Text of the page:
When the slaves of the Shenandoah Valley were freed in 1865, they set up near modern-day Harrisonburg a town called Newtown.[24] This settlement was eventually annexed by the independent city of Harrisonburg some years later, probably around 1892. Today, the old city of Newtown is still the home of the majority of Harrisonburg's predominantly black churches, such as First Baptist and Bethel AME. The modern Boys and Girls Club of Harrisonburg is located in the old Lucy Simms schoolhouse used for the black students in the days of segregation.[25]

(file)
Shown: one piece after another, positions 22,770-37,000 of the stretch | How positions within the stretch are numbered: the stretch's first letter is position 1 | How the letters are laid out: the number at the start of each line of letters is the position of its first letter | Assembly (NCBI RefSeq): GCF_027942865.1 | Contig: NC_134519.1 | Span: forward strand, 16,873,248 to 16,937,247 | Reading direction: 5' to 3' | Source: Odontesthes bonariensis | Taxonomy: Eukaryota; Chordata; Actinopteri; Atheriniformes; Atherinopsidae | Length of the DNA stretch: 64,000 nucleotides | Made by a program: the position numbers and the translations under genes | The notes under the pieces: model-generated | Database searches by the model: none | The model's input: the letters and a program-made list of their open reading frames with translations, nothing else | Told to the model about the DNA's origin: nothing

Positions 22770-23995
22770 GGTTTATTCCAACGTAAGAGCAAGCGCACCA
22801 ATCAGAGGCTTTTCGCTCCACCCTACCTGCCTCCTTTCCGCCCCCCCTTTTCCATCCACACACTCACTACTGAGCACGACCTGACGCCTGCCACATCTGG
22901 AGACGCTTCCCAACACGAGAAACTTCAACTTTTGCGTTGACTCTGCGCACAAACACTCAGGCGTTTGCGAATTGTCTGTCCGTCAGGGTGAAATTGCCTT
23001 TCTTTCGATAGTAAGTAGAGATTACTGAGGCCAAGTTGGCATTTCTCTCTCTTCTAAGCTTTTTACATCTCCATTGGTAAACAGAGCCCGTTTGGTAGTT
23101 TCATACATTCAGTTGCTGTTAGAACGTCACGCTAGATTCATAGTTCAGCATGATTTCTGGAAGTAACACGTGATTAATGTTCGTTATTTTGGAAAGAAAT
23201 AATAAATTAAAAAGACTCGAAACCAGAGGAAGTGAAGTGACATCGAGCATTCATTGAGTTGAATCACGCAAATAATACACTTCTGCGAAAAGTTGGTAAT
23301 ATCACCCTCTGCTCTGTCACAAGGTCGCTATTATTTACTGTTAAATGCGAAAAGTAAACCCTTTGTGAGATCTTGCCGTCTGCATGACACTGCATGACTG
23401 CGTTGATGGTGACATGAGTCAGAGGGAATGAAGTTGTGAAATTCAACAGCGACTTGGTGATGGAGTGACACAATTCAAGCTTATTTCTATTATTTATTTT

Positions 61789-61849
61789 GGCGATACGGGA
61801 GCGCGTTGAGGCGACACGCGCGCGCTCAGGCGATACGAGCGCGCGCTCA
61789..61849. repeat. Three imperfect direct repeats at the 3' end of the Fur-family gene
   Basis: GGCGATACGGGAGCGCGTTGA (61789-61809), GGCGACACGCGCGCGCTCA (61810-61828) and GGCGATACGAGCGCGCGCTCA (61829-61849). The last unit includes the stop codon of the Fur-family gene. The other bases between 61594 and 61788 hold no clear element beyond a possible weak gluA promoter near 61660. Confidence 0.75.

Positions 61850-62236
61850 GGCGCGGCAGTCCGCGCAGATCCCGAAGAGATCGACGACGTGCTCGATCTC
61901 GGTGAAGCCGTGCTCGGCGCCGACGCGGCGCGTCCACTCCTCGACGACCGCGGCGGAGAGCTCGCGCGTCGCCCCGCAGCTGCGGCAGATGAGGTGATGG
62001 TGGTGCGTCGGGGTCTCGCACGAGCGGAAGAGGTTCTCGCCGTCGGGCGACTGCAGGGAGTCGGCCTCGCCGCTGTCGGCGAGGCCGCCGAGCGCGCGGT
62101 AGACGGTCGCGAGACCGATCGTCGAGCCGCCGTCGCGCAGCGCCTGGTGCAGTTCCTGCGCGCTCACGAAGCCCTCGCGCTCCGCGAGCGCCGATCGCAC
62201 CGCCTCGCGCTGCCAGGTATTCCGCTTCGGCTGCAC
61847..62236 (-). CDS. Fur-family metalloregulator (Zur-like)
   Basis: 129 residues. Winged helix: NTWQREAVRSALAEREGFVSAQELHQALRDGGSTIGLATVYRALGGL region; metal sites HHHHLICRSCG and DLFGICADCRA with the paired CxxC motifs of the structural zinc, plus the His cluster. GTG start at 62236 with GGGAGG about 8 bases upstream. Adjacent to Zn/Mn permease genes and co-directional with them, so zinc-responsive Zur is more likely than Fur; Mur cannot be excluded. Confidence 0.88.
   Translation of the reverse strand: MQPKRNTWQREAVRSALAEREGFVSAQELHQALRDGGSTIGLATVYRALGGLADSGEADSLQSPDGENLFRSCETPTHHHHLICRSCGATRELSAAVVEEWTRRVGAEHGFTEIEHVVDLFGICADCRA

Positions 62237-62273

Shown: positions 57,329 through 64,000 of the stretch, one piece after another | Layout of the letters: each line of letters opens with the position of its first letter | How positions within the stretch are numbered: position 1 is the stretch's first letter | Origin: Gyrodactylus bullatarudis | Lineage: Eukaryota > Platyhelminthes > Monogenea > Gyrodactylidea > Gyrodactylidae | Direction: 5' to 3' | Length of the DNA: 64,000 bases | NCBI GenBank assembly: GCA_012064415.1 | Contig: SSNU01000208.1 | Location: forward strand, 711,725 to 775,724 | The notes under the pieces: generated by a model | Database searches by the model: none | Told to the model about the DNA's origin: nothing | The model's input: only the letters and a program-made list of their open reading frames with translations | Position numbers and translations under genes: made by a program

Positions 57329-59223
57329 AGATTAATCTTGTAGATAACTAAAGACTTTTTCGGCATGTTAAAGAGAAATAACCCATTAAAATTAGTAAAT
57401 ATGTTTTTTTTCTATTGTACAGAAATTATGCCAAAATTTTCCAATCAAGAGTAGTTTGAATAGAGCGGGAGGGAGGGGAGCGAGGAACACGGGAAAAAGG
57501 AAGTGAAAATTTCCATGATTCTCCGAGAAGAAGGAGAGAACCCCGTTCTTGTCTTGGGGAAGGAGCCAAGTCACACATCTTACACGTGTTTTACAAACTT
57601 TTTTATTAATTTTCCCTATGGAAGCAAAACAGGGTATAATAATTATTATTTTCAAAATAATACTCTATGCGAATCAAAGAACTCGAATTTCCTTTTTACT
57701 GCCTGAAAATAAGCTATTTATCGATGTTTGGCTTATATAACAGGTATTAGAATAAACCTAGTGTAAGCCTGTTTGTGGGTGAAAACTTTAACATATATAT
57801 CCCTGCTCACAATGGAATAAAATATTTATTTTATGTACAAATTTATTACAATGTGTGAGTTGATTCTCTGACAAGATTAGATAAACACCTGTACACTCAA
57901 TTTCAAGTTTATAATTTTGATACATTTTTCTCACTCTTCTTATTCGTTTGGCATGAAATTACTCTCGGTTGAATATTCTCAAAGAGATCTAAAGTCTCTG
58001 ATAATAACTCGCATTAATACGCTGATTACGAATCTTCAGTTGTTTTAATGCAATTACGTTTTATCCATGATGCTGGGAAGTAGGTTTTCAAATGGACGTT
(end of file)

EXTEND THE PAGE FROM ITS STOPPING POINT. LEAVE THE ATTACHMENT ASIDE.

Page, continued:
A large portion of this black neighborhood was dismantled in the 1960s when – in the name of urban renewal – the city government used federal redevelopment funds from the Housing Act of 1949 to force black families out of their homes and then bulldozed the neighborhood. This effort, called "Project R4", focused on the city blocks east of Main, north of Gay, west of Broad, and south of Johnson. According to Bob Sullivan, an intern working in the city planner's office in 1958, the city planner at the time, David Clark had to convince the city council that Harrisonburg even had slums. Newtown, a low socioeconomic status housing area, was declared a slum. Federal law mandated that the city needed to have a referendum on the issue before R4 could begin. The vote was close with 1,024 votes in favor and 978 against R4. After the vote, the Harrisonburg Redevelopment and Housing Authority was formed. All of the members were white men. The project began and, due to eminent domain, the government could force the people of Newtown to sell their homes. They were offered rock bottom prices for their homes. Many people couldn't afford a new home and had to move into public housing projects and become dependent on the government. Likewise, many of the businesses of Newtown that were bought out could not afford to reestablish themselves. Kline's, a white-owned business, was actually one of the few businesses in the area that was able to reopen. The city later sold the land to commercial developers.[26]